The paragraph militating most strongly for defendant is paragraph 1. The tenant is required to "take good care of the apartment and its fixtures, and suffer no waste or injury." It cannot be said that the evidence unequivocally demonstrates that plaintiffs suffered "injury" to the cabinet door. On the contrary, plaintiffs offered expert testimony that the cabinet was improperly hung, being out of plumb, so that the door did not fully close and excessive tension on the upper hinge ultimately caused the fall. Mrs. Michaels did testify that the hinge was corroded, but apart from the doubt that corrosion constitutes "injury," there was no direct proof that corrosion led to the incident. Whether the term "waste" could include a failure to repair a structural defect, 32 Am. Jur., Landlord and Tenant, § 780, p. 666, we need not consider, since specific reference immediately follows in paragraph 1 to the subject of repair of "fixtures," the tenant being obligated to repair "whenever damage or injury to the same shall have resulted from misuse or neglect of the Lessee." We doubt that there was any evidence of "misuse" by the tenants or that any " damage or injury " to the fixture resulted from any "neglect" by them. At most there was evidence of a failure to repair "damage or injury" which was otherwise caused. At any rate, since the trial judge expressly charged that defendant must prevail "if you find that the state of disrepair * * * resulted from the misuse or the neglect of the tenant," the verdict for plaintiffs constituted a finding for them on that question. It may be noted that the general flavor of the covenants applicable to the tenants is suggestive of culpable
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conduct, either intentional or negligent, affirmatively productive of damage or injury to the premises or fixtures. Thus paragraph 8, again dealing with fixtures, required the lessees to replace them "if lost, broken or damaged by the Lessee."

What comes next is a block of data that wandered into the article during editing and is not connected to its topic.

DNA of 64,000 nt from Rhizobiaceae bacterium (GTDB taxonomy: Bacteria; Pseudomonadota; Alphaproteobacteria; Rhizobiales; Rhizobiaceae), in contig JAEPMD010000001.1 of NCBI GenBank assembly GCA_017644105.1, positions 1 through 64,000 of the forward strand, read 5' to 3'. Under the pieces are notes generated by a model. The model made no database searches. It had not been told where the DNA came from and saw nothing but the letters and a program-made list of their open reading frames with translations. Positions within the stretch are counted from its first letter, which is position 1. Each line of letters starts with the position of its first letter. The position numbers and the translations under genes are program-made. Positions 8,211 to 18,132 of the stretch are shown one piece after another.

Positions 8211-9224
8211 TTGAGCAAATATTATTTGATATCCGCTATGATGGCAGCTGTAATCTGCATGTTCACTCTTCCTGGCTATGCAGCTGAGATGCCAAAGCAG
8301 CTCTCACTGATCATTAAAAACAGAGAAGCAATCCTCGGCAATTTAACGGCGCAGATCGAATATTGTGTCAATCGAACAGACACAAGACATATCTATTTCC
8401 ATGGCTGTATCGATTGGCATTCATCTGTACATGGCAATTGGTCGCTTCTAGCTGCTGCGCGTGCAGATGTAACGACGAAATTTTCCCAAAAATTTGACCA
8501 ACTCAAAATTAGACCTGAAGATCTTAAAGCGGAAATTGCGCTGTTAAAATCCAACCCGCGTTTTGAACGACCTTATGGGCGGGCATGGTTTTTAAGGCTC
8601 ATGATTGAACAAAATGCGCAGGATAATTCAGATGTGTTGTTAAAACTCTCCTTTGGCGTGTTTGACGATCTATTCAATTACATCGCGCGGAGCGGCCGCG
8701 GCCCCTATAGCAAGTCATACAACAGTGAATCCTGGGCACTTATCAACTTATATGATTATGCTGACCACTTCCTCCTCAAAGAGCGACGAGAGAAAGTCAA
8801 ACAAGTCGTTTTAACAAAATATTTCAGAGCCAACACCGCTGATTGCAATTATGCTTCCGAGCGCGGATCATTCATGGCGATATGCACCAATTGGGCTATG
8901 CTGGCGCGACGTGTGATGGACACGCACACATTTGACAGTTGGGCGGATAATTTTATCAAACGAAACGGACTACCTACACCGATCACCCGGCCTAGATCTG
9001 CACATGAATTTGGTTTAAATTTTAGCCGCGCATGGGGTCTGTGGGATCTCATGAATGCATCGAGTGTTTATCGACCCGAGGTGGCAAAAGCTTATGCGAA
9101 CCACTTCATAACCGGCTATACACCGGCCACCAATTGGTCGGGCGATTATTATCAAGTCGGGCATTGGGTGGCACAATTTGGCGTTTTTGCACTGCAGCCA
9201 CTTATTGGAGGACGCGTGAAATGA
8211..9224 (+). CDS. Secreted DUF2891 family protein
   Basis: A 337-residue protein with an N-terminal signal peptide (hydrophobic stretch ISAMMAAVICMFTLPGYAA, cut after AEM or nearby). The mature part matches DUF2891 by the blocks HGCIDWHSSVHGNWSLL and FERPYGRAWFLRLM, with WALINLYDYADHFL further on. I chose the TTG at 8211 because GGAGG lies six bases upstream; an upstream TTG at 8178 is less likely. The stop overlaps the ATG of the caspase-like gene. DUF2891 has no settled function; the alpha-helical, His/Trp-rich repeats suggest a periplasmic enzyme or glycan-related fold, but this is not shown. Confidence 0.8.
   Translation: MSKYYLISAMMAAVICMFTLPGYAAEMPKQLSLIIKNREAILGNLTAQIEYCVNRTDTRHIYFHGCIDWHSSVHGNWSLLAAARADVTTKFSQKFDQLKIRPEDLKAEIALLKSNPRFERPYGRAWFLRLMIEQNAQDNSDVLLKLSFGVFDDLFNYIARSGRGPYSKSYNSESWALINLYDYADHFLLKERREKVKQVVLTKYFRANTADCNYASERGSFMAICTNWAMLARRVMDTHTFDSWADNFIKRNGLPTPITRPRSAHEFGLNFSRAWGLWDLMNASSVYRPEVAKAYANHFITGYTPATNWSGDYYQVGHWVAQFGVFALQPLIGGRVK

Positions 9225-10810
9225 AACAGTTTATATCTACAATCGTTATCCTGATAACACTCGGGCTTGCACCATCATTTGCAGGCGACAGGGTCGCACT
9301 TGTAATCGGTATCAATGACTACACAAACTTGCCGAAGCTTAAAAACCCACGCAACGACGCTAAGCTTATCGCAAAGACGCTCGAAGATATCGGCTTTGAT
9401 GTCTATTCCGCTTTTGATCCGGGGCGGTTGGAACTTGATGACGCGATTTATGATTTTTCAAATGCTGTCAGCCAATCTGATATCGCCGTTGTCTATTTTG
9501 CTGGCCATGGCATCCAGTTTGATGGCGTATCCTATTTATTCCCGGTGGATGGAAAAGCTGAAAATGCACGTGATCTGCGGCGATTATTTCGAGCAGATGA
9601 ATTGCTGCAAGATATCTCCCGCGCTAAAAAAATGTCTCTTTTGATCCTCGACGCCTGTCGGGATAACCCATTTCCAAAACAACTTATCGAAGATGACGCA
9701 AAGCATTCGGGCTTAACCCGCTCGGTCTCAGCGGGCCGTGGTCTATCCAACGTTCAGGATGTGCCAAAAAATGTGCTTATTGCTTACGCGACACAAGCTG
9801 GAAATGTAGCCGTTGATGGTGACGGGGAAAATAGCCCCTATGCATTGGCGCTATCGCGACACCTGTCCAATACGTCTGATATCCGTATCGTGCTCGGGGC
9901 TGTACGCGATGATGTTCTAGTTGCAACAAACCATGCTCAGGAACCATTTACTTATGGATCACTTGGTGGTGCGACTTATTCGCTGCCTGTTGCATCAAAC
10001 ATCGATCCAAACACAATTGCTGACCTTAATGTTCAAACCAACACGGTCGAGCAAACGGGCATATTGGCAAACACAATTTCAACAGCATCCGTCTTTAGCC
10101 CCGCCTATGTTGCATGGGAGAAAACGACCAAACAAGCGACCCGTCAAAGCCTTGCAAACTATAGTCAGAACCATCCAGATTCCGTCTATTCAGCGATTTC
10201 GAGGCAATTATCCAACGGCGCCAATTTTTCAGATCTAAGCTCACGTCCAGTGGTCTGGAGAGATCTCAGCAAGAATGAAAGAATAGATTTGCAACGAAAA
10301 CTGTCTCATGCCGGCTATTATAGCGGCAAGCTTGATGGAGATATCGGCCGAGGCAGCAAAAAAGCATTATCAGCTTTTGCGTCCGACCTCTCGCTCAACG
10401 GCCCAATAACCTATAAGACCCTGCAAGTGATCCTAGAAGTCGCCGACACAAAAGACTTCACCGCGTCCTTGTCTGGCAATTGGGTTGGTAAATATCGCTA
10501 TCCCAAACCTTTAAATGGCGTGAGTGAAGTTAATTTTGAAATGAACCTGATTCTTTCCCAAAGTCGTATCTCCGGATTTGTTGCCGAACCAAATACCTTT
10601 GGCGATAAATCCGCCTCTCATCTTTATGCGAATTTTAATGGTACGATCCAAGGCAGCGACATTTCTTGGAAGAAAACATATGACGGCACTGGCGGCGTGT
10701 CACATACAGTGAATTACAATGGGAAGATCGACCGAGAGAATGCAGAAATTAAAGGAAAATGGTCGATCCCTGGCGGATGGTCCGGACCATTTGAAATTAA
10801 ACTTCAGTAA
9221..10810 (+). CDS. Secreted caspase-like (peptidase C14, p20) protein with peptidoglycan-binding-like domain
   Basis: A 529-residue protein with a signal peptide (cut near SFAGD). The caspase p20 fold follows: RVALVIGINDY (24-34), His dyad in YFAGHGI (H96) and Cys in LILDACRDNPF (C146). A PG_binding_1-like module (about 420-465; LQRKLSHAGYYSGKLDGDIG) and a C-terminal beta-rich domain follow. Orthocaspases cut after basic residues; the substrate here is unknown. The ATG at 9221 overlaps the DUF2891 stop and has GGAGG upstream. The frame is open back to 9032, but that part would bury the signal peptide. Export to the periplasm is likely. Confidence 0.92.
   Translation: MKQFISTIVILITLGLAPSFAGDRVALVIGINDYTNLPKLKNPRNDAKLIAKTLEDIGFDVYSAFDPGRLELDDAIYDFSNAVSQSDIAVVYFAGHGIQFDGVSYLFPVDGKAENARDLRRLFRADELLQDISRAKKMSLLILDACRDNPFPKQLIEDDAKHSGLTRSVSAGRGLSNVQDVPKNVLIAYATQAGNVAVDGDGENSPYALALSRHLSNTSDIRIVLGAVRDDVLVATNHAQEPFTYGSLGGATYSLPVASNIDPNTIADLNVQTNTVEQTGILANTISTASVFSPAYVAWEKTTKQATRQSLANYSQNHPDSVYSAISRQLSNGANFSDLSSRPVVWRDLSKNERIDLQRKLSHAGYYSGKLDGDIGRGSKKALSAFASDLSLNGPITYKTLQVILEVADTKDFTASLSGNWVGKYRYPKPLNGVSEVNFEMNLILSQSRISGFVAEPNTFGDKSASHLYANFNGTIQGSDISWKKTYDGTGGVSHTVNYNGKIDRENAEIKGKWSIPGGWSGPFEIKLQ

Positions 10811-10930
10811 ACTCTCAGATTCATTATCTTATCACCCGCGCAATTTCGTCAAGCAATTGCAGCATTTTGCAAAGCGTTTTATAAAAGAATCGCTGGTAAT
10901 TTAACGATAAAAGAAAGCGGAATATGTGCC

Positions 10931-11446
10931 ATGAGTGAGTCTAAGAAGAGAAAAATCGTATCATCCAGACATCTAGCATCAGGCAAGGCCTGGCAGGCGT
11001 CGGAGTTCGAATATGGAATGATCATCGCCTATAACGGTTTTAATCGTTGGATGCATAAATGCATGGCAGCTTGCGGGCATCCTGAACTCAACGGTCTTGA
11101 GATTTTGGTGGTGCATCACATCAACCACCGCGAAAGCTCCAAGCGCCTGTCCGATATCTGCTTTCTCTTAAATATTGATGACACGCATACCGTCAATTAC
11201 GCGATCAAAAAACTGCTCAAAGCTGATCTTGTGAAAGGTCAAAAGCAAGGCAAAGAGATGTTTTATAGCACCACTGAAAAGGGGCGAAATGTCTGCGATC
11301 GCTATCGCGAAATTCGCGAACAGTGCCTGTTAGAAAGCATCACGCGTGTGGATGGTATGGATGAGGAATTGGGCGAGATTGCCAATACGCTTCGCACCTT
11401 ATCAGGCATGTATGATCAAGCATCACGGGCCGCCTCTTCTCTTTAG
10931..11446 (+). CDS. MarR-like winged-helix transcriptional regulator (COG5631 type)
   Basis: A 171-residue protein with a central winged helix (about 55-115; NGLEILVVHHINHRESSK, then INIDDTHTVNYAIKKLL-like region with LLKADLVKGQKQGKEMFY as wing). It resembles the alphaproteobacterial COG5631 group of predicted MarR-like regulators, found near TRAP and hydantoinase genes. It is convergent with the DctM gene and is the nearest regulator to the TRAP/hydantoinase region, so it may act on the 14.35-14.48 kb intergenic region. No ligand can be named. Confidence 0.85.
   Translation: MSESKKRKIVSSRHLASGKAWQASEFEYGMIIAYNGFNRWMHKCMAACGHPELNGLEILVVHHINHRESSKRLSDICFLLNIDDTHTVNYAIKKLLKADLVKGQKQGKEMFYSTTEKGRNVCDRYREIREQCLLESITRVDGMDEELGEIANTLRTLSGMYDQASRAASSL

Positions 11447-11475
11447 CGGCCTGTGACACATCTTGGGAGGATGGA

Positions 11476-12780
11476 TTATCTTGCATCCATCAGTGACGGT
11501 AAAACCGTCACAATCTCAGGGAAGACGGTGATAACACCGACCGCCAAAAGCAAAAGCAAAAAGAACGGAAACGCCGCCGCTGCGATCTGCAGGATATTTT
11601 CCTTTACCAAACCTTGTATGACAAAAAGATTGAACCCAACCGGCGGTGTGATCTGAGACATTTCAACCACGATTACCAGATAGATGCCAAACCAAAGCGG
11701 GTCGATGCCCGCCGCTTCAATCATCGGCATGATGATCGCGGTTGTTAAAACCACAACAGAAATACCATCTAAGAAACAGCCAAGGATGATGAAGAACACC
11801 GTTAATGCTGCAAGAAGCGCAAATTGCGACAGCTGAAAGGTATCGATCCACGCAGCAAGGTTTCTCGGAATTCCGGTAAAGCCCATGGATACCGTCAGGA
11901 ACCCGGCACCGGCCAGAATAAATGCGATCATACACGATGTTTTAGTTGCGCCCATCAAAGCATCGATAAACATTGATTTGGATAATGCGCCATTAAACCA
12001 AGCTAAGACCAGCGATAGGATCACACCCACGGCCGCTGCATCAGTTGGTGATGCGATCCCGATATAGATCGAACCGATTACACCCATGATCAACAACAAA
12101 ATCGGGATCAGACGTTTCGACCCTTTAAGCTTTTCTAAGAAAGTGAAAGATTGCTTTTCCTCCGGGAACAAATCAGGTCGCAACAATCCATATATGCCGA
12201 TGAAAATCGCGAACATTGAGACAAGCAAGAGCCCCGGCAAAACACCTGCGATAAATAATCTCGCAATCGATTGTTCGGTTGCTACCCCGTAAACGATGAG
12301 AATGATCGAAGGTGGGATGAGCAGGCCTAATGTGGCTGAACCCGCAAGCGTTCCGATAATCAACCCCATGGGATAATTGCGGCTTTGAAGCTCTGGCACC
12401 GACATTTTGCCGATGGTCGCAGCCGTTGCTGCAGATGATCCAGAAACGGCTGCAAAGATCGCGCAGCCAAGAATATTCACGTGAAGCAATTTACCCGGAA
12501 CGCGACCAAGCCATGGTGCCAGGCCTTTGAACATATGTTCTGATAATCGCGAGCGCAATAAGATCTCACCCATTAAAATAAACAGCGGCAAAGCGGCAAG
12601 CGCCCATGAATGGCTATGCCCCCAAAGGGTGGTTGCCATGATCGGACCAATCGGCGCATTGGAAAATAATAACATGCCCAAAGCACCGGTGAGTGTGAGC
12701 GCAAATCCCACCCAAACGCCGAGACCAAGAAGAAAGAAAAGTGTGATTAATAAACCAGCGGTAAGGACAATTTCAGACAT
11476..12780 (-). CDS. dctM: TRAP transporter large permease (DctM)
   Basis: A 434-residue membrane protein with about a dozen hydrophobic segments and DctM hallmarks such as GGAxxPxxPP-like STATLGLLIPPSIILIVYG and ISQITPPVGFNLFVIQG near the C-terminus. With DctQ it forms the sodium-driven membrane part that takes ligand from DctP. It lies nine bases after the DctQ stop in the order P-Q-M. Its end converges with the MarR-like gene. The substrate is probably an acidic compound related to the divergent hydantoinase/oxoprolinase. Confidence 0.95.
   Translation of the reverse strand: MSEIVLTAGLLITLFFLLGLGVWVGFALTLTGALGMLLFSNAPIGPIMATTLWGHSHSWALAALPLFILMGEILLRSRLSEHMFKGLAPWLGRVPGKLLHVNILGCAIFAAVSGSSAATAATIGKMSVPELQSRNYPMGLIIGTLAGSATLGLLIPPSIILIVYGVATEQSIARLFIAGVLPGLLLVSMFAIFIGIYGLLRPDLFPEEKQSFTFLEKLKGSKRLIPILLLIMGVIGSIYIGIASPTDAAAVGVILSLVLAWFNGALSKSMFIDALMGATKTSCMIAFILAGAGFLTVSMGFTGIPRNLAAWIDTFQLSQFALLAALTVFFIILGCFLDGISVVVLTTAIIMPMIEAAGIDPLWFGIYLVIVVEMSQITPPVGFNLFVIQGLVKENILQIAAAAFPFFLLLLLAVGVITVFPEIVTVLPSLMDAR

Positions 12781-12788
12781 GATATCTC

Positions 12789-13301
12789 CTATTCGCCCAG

Hence the jury could have found, and presumably did, that the defect in question did not fall within the lessees' covenant to repair. To sustain the recovery on the theory of the trial, it must, however, be found that the landlord obligated itself to repair the defect. This brings us to paragraphs 7 and 21. In paragraph 7 the landlord reserved the right to enter "whenever necessary for any repairs to same [the demised premises] or any part of the building," and paragraph 21 provides that there shall be no "abatement or diminution of rent because of making repairs, * * * to the demised premises after the date" of the lease, which provision seems unnecessary if the repairs contemplated were repairs by the tenant. Although these covenants do not in affirmative terms express an undertaking to repair, yet the obligation to do so may nonetheless arise by implication. See Newark Publishers' Ass'n v. Newark Typographical Union, supra (22 N.J., at page 427); Silverstein v. Keane, 19 N.J. 1, 11-12 (1955); Dulberger v. Radli, 105 N.J.L. 126, 127 (E. & A. 1928). Reasonable men reading these provisions might well conclude that the landlord assumed responsibility for such repairs as were not embraced in the tenants' covenants and that the defect in question was not within them. Surely it cannot be said that the agreement may be construed only in support of defendant's view.